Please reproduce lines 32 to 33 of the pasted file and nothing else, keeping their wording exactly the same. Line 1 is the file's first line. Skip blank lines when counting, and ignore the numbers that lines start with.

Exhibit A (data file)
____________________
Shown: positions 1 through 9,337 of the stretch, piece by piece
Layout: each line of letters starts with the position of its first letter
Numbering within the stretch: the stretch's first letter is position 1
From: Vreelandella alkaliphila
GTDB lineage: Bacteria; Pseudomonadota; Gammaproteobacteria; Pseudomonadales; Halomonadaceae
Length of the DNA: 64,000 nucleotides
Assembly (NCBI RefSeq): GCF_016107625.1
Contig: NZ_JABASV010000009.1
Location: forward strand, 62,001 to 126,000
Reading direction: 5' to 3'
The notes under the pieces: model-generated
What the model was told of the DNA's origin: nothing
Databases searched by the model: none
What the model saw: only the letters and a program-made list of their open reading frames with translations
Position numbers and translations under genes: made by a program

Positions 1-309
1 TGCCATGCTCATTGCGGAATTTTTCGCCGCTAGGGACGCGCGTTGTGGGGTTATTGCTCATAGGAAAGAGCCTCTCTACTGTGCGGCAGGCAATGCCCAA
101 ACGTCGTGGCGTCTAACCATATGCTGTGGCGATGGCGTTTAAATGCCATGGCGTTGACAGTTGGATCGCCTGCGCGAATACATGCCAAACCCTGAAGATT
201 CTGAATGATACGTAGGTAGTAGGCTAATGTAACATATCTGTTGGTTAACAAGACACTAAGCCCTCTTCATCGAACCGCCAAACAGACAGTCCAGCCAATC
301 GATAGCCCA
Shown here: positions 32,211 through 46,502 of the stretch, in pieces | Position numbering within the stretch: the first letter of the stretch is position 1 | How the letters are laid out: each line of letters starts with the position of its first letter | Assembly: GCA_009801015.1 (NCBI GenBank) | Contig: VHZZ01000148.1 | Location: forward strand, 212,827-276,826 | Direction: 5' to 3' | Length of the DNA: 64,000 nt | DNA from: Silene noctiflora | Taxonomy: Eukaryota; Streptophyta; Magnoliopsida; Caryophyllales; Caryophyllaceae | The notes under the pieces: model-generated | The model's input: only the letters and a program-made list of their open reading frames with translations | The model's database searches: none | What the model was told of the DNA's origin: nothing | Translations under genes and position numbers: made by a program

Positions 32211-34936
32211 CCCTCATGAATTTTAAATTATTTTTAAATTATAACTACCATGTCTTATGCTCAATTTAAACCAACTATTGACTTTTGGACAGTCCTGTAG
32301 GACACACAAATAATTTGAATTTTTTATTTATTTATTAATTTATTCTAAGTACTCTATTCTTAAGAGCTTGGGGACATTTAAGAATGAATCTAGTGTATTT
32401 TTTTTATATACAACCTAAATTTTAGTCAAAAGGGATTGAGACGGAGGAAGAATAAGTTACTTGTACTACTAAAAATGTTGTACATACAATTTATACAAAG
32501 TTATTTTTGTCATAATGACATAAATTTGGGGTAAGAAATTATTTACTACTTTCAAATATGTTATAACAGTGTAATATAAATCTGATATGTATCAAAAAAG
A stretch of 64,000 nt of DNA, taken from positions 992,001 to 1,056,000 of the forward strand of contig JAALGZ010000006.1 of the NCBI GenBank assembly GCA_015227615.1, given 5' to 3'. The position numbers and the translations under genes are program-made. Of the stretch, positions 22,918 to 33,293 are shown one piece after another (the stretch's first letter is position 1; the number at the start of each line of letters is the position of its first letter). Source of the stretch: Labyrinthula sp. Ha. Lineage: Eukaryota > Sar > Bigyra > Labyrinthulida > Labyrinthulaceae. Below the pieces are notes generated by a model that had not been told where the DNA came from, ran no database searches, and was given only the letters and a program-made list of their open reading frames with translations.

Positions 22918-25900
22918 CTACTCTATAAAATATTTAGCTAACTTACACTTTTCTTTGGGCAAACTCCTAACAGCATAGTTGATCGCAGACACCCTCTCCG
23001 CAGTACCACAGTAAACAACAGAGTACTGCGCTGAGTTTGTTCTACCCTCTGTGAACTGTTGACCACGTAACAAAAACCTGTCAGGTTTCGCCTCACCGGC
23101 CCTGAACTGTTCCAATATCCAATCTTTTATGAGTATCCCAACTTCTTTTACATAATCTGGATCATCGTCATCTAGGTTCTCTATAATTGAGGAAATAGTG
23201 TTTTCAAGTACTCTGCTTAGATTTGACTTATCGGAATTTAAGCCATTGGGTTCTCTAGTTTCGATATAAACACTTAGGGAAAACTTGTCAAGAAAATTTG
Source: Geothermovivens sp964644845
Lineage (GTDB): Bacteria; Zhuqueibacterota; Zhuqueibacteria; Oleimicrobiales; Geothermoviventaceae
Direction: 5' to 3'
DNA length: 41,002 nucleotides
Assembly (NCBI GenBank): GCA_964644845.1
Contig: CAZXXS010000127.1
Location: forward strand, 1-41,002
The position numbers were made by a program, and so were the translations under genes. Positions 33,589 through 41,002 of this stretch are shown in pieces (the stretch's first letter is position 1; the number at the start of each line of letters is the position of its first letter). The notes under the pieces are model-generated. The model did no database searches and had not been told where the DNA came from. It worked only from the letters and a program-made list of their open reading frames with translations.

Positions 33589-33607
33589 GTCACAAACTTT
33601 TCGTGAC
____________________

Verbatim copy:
23201 TTTTCAAGTACTCTGCTTAGATTTGACTTATCGGAATTTAAGCCATTGGGTTCTCTAGTTTCGATATAAACACTTAGGGAAAACTTGTCAAGAAAATTTG
Source: Geothermovivens sp964644845